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Top Celebrity Scandals of 2019

Fake degrees, political mistakes, and battles with brands—it has been another juicy year for gossip

As 2019 draws to a close, so the usual array of year-end lists and round-ups are open for business. In the spirit of variety, The World of Chinese has endeavored to chronicle the countdowns that others don’t.

The ancient Chinese may have seen them as tokens of love, but for anyone following China’s entertainment world today, the word 瓜 (melon) means just one thing—gossip, the juicier the better. In honor of another year’s plump melon harvest, we kick off our end-of-year roundup lists with delicious scandals, gaffes, and revelations from the murky world of celebrity.

1. Sun Nan’s daughter learns feminine virtue

In January, actor Sun Nan posted photos of himself taking his daughter to guoxue (国学, “national studies”) classes at a private school in Xuzhou, Jiangsu province. However, netizens found a “needlework” course at the school with disturbing similarities with China’s notorious “feminine virtue” academies, as it taught girls that their primary mission in life is to assist their husband, teach their children, and manage the household. Sun responded that his daughter was taking the classes due to her own interest in “traditional culture,” and urged netizens to respect her choice.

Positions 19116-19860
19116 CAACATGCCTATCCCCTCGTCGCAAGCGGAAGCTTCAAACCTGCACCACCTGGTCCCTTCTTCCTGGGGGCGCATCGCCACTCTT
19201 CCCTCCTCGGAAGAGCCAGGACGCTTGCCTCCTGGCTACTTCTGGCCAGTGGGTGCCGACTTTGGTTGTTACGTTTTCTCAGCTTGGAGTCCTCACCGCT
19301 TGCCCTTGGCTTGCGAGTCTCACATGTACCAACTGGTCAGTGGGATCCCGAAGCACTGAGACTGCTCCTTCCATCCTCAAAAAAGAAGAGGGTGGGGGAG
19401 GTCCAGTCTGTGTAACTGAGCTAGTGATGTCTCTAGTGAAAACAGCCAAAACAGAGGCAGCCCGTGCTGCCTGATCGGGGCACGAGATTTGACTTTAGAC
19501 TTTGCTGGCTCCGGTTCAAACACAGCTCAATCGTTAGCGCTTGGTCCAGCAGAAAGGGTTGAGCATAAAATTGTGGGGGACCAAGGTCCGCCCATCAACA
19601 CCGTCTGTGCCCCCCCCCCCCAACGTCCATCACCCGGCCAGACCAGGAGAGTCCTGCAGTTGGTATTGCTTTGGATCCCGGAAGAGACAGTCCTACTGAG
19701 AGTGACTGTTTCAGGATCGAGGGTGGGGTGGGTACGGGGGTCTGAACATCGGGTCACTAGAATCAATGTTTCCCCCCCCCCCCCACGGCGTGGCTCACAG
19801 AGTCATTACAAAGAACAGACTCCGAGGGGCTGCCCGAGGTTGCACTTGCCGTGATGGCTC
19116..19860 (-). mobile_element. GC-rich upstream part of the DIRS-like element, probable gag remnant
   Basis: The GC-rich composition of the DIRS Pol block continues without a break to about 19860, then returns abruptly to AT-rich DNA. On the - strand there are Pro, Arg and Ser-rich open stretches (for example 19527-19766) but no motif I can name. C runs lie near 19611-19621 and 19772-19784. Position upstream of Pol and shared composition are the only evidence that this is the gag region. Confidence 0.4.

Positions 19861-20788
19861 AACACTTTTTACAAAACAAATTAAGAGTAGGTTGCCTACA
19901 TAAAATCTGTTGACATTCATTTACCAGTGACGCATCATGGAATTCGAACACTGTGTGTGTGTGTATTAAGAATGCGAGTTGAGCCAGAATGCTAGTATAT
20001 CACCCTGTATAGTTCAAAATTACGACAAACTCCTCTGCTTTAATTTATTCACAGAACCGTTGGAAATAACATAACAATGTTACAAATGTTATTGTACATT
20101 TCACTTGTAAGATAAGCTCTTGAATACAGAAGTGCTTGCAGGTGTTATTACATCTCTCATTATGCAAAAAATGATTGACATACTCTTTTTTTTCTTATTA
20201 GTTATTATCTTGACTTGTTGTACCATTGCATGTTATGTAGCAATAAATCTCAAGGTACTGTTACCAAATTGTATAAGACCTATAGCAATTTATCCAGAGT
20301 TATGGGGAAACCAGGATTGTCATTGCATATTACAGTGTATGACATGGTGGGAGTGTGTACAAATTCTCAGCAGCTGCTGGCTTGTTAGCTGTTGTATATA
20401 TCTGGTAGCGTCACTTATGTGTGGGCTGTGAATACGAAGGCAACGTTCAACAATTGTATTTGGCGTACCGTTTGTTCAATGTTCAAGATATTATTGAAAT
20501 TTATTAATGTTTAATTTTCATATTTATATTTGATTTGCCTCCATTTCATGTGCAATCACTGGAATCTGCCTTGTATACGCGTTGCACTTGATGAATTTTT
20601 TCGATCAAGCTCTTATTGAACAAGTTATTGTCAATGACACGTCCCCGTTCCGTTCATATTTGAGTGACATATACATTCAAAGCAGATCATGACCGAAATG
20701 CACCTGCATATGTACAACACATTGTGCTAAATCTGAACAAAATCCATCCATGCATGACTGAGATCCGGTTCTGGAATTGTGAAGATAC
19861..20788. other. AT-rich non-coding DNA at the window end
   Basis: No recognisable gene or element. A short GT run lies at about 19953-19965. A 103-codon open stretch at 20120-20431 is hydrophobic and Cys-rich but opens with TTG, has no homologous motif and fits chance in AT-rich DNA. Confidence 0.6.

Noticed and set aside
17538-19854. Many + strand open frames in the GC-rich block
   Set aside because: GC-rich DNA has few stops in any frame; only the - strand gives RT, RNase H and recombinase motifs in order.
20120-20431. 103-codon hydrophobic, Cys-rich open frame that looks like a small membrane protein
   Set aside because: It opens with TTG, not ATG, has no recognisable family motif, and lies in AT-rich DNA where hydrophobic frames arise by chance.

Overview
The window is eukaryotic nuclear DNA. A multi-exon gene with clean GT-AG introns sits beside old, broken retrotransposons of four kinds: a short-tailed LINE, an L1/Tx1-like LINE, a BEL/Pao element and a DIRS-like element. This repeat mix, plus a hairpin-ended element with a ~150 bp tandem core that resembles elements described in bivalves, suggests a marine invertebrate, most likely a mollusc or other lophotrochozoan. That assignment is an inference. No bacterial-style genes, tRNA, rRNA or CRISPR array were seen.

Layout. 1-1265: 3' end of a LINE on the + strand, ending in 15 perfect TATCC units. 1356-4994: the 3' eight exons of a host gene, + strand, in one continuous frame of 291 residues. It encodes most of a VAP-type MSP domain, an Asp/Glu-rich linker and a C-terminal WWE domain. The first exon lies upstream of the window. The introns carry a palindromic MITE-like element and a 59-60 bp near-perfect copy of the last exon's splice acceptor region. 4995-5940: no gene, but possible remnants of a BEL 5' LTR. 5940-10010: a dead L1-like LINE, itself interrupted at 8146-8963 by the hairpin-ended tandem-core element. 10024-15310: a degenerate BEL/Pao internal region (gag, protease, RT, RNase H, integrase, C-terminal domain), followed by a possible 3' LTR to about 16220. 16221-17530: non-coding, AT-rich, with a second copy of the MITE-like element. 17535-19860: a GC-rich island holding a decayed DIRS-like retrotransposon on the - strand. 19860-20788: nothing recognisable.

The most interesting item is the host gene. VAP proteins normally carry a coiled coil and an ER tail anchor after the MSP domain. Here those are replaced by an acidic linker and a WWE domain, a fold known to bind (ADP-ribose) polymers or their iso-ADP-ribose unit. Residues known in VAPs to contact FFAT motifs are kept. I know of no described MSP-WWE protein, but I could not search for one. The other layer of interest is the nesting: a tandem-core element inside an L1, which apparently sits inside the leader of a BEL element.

2. Celebrities fake achievements

In February, actor Zhai Tianlin, China’s self-appointed “highest educated actor,” was stripped of his PhD from the Beijing Film Academy after he was discovered to have plagiarized his Master’s thesis and one other paper during his doctoral studies. Actress Jiang Yiyan also courted derision in October by claiming to have won a Spanish architectural award—when in reality, she simply owned the award-winning building.

3. Zhao Lixin’s historic mistake

In April, possibly after too many beers, Swedish-Chinese actor Zhao Lixin asked on social media, “Why didn’t the Japanese burn down the Forbidden City and loot everything in the eight years they occupied Beijing? Does that sound like the nature of an invader?” His perceived whitewashing of the 1937 – 1945 Japanese occupation of the capital was predictably slammed by official institutions like the Communist Youth League and Purple Pavilion, the magazine of the State Organs Work Committee of the Chinese Communist Party.